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This paper presents the evaluation of a design and architecture for browsing and searching MPEG-7 images. Our approach is novel in that it exploits concept lattices for the representation and navigation of image content. Several concept lattices provide the foundation for the system (called IMAGE-SLEUTH) each representing a different search context, one for(More)
This paper presents a Java-based hyperbolic-style browser designed to render RDF files as structured ontological maps. The program was motivated by the need to browse the content of a web-accessible ontology server: WEBKB-2. The ontology server contains descriptions of over 74,500 object types derived from the WORDNET 1.7 lexical database and can be(More)
SearchSleuth is a program developed to experiment with the automated local analysis of Web search using formal concept analysis. SearchSleuth extends a standard search interface to include a conceptual neighborhood centered on a formal concept derived from the initial query. This neighborhood of the concept derived from the search terms is decorated with(More)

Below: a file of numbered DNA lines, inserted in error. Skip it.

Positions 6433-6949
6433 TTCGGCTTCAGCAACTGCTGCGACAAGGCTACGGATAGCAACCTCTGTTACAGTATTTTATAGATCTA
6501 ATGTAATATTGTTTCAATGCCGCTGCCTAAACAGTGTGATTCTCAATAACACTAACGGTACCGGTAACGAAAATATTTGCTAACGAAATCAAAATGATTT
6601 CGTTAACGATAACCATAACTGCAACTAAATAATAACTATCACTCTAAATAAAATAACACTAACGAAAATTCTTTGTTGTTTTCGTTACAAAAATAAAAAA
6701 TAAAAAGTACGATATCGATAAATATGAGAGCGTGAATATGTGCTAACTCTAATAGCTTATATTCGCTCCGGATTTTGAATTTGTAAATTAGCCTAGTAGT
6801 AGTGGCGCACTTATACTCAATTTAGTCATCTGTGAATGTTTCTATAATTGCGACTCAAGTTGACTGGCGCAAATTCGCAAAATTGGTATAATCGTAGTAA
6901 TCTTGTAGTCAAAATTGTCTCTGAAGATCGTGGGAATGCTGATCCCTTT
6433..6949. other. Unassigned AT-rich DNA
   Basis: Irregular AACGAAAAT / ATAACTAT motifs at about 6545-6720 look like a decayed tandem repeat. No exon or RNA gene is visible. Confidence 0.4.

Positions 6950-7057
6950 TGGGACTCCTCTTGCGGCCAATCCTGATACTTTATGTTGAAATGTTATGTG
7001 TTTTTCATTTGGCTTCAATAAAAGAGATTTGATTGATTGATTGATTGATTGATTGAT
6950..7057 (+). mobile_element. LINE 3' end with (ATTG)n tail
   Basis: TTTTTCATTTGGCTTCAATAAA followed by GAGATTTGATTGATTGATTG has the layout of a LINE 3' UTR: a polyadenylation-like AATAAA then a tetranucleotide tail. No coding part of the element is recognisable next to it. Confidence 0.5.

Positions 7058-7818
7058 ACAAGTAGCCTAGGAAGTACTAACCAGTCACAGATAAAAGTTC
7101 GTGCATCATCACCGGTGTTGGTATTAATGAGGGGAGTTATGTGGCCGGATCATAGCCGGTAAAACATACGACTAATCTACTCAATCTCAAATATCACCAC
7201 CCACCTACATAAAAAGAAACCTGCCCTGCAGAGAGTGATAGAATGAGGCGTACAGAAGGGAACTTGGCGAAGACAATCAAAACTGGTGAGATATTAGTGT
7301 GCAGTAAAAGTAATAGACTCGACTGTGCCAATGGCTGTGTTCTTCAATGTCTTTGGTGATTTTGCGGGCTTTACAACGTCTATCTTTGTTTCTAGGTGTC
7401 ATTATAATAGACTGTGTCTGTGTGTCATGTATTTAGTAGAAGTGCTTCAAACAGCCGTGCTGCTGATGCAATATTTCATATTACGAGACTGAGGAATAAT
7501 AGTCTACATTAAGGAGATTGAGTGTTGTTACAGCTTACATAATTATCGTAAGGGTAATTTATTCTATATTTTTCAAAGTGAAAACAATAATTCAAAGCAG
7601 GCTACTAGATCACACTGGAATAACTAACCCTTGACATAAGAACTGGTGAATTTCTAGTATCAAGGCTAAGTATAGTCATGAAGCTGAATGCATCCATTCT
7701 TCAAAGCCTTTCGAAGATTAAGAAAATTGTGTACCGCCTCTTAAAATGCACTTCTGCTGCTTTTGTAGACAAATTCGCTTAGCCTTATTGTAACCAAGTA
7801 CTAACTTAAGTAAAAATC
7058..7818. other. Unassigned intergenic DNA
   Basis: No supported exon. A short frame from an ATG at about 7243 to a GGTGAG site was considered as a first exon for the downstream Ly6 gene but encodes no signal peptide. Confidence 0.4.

Formal Concept Analysis (FCA) has typically been applied in the field of software engineering to support software maintenance and object-oriented class identification tasks. This paper presents a broader overview by describing and classifying academic papers that report the application of FCA to software engineering. The papers are classified using a(More)
Mail-Sleuth is a personal productivity tool that allows individuals to manage email and visualize its contents using line diagrams. Based on earlier work on the Conceptual Email Manager (Cem), a major hypothesis of Mail-Sleuth is that novices to Formal Concept Analysis can read a lattice diagram. Since there is no empirical evidence for this in the Formal(More)
Query-directed browsing of unstructured Web-texts using Formal Concept Analysis (FCA) confronts two problems. Firstly on-line Web-data is sometimes unstructured and any FCA-system must include additional mechanisms to structure input sources. Secondly many on-line collections are large and dynamic so a Web-robot must be used to automatically extract data.(More)